Self-employed childcare providers receiving 'free entitlement' funding risk losing Universal Credit payments, Alliance warns

Early years providers registered as self-employed or sole traders who receive Universal Credit could miss out on payments as a result of receiving ‘free entitlement’ funding, the Early Years Alliance (formerly the Pre-school Learning Alliance) has warned.

Under current rules, the Department for Work and Pensions (DWP) does not make a distinction between income from parent fees, spread across the year, and larger funding payments, which may be made on a termly basis, when assessing eligibility for Universal Credit payments.

This means that if a childcare provider registered as a sole trader or self-employed receives a funding payment pushes their total ‘income’ for a certain month over the minimum threshold, their Universal Credit payments may be reduced, if not stopped altogether – even though this funding would need to be spent on the provision of childcare by their setting for the entire duration of the term.

The DWP confirmed to the Alliance that early years funding is “regarded as part of the business’ income and therefore treated exactly the same as the fees paid by parents (any customers / service users) to the childcare provider (business)”.

It added that while “monthly assessment is aligned to the way the majority of employees are paid”, earning income in different patterns – so that providers effectively “receive two or more sets of earnings during one Universal Credit assessment period” – could indeed “reduce, or in some cases completely reduce the Universal Credit award the claimant receives that month”.

This issue was first raised to the Alliance by William Towgood, the owner of Bishopstoke Pre-school in Eastleigh, Hampshire, last year. However, it took the DWP several months to provide a full response to the Alliance’s queries.

William receives government funding three times a year – however, when previously registered as a sole trader, in each month he received a ‘free entitlement’ payment, he would lose Universal Credit for that month. He has now registered his pre-school as a limited company, meaning that he is now treated as an employee, and so funding income is treated as separate business income.

The DWP has not indicated that it has any plans to review the way the Universal Credit applies to self-employed providers who receive government funding.

 Commenting, Neil Leitch, chief executive of the Early Years Alliance, said:

“This is a truly ridiculous situation: the government is well aware that termly funding has to pay for the provision of care and education across the whole term. Why on earth, then, is the DWP treating such payments as if they are personal income that might be spent in full within the month?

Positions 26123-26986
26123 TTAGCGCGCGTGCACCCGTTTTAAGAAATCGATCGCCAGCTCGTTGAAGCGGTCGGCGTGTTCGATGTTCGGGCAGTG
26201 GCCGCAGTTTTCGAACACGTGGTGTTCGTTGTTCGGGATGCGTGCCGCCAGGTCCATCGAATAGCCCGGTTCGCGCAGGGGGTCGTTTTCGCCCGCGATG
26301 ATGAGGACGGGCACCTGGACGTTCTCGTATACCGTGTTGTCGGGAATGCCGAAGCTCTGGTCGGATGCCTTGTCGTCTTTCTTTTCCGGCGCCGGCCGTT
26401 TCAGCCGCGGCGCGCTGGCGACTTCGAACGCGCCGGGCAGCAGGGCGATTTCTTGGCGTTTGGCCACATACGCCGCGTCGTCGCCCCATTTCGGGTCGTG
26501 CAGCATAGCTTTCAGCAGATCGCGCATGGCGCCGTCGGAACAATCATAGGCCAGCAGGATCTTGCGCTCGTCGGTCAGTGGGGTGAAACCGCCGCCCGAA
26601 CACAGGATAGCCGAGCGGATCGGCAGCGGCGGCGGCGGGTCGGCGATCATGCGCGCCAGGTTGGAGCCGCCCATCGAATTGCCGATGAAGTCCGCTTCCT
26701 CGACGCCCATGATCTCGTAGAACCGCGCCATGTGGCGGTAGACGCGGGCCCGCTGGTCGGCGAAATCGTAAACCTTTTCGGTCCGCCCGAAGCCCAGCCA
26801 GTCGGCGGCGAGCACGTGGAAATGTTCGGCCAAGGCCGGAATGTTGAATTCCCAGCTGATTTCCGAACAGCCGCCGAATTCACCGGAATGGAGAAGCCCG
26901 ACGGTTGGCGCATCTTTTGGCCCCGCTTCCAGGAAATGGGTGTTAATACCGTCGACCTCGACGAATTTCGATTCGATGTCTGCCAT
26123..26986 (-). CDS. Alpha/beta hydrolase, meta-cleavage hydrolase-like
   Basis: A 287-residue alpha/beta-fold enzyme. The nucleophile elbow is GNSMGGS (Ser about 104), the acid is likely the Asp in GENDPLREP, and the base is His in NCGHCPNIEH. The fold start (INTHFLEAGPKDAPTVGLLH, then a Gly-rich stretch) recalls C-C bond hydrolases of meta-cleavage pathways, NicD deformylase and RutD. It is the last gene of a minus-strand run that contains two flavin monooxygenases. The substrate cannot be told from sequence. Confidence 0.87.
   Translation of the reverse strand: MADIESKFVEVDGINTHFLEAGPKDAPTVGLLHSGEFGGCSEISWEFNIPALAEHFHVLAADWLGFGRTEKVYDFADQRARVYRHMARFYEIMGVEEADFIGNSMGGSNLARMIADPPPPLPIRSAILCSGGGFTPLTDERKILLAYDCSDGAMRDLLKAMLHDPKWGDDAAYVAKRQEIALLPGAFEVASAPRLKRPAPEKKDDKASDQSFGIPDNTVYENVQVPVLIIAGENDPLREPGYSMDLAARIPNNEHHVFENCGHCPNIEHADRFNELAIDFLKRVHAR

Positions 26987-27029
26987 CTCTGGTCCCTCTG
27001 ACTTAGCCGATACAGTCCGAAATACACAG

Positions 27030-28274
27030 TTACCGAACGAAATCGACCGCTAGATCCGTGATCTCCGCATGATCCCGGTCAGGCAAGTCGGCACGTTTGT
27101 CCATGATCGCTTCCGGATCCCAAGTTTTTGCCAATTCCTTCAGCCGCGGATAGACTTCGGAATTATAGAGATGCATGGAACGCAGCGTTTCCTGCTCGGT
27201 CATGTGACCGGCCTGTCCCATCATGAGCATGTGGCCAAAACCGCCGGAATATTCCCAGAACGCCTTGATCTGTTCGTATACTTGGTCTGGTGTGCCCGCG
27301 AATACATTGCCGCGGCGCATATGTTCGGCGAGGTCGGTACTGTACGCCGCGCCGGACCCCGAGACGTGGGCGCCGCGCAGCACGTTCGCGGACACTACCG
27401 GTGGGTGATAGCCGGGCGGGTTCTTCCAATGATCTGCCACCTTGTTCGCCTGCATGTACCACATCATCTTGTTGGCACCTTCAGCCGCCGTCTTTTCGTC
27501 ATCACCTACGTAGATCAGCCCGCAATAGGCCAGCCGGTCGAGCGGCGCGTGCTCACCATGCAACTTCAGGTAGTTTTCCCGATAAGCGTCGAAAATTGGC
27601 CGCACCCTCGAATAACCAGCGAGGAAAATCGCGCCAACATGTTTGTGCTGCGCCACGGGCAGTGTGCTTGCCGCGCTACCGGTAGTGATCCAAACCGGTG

“At a time when so many providers are struggling to stay afloat as a result of government underfunding, the prospect of some being financially disadvantaged even further as the result of the DWP’s inflexible approach to Universal Credit payments is incredibly concerning.

“The fact that it is the combination of two government policies that is causing this issue just adds insult to injury. It’s vital that the DWP and DfE work together to review this situation as a matter of urgency and ensure that no provider is left out of pocket as a result of these two schemes.”

William Towgood, the owner of Bishopstoke Pre-school in Eastleigh, Hampshire said: 

“Small settings where owners are in receipt of Universal Credit can see their payments stopped when the government funding is paid into their business account.

 “Universal Credit adds to the stress to sole traders in the early years, on top of frozen funding, pension contributions, minimum wage and rising costs.”




  • The Early Years Alliance (formerly the Pre-school Learning Alliance) is the largest and most representative early years membership organisation in England. A registered educational charity, it also provides high-quality affordable childcare and education to support children and families in areas of deprivation throughout the country. 
  • The Alliance represents 14,000 member settings and supports them to deliver care and learning to more than 800,000 families every year. We deliver family learning projects, offer information and advice, produce specialist publications, run acclaimed training programmes and campaign to influence early years policy and practice.
  • The Alliance website is